Courtesy Patricia Kuhl
A baby's head rests inside an M.E.G. — a machine that tracks millisecond by millisecond the activity of brain cells.
A high-tech machine that monitors infants' brain cells as they listen to speech reveals a key element in how babies go from hearing sounds to speaking them.
From birth, babies' brains are bathed in the sounds of language. But how do they get from hearing those sounds to speaking them?
That's what University of Washington neuroscientist Patricia Kuhl is studying: What happens in the brain that prepares a baby to move from speech perception to speech production?
"We want to know how it is that we train our muscles, our tongues and lips to do that very precise mother-tongue kind of thing," Kuhl says.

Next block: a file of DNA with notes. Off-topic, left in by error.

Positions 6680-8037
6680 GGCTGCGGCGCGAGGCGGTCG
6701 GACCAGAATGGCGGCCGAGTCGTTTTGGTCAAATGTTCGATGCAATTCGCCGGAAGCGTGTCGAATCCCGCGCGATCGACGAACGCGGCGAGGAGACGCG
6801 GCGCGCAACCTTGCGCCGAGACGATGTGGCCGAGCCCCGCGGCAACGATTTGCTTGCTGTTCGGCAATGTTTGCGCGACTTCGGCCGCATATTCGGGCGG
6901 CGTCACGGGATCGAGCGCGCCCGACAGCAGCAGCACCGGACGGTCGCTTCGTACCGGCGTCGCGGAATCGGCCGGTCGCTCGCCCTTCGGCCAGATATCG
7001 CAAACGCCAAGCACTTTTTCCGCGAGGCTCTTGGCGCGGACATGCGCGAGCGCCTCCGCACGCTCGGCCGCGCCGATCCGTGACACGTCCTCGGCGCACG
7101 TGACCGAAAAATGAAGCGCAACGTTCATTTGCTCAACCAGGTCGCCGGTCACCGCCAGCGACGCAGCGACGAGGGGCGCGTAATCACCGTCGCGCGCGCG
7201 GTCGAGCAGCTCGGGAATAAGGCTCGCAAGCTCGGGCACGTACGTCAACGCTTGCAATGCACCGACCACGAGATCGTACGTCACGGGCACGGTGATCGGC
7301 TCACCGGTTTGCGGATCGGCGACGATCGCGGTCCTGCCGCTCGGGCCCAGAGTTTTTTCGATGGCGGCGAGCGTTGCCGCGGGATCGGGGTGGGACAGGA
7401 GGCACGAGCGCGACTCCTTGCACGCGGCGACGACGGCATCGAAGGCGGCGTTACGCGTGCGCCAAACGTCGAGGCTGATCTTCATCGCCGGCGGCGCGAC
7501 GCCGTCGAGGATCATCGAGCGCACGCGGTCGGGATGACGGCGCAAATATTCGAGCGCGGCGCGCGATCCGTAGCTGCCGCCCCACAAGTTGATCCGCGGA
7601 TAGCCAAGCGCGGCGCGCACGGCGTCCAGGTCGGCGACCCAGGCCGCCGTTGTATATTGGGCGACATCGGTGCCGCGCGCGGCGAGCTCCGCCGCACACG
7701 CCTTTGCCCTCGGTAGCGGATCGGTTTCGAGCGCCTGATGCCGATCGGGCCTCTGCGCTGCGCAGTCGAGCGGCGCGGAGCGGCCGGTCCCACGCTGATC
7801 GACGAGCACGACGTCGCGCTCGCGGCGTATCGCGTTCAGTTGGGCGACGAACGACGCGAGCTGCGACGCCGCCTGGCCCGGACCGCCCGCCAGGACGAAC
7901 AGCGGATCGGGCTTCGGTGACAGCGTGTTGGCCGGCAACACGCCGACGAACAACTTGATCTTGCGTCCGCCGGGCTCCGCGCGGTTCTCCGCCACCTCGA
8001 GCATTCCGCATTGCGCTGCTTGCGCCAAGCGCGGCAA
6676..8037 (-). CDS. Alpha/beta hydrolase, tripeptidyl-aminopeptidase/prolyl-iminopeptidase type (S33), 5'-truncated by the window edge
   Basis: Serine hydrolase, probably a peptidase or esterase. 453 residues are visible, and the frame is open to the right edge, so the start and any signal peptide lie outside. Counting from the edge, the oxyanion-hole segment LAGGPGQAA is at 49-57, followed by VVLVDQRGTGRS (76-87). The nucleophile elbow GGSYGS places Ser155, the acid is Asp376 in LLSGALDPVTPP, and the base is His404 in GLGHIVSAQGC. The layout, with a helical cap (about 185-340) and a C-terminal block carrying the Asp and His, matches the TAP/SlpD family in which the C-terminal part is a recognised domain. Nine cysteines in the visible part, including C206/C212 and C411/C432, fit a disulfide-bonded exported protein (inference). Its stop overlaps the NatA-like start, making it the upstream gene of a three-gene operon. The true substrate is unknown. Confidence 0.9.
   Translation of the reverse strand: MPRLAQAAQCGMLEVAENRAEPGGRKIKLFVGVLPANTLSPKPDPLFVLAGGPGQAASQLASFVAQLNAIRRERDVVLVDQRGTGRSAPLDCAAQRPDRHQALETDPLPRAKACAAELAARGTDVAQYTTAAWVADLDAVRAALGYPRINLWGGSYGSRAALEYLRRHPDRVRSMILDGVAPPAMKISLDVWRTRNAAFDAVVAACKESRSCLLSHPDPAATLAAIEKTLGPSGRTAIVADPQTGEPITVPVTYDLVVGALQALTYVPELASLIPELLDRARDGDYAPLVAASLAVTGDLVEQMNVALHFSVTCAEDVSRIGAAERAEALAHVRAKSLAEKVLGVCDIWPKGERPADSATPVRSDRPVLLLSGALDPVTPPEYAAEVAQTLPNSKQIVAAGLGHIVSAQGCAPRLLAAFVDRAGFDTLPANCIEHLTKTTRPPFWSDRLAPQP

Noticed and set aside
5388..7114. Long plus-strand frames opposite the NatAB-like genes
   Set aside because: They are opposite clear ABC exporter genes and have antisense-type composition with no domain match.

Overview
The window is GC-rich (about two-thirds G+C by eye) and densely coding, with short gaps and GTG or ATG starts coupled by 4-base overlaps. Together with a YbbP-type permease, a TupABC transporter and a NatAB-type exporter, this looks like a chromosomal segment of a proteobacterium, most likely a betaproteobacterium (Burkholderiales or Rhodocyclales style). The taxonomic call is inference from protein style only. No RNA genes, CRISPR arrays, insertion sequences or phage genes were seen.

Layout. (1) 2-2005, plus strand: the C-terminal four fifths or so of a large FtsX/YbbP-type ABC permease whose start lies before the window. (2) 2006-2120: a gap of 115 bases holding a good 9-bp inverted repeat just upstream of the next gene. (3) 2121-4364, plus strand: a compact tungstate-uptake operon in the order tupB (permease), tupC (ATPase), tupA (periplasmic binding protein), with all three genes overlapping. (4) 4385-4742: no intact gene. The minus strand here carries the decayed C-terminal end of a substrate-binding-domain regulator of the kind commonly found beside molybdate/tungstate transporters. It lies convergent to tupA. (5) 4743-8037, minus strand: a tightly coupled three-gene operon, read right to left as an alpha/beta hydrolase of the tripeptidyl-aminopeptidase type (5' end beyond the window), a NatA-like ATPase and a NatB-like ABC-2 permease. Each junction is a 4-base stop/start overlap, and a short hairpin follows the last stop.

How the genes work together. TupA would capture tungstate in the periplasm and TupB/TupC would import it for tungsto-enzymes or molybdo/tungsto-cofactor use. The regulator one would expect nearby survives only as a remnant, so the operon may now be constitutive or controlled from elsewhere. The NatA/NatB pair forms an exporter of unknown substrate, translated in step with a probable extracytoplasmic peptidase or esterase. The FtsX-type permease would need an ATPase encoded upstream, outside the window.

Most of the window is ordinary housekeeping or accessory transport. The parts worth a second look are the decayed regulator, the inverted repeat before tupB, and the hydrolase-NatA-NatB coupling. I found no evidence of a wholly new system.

To find this out, Kuhl went right to the source: babies. She used a new technology, called M.E.G., that tracks millisecond by millisecond the activity of brain cells. Researchers placed babies in this device — which looks like an enormous hair dryer — and then played different sounds to the babies.
The scientists watched the babies' brain activity while they listened to various sounds. Kuhl's team discovered that by 12 months, millions of nerve cells in the brain's two language centers are successfully connected and communicating: first hearing the sound, then producing it.
"The brain is going into its environment and selectively grabbing out sounds that have to do with speech and processing them in a completely different way from the way that other sounds are being processed," says Bill Greenough, a neuroscientist with the University of Illinois at Urbana-Champaign.
Greenough calls the study, which watches the action inside a baby's brain at the speed of thought, a "technical tour de force."
Kuhl's results are published in the journal NeuroReport.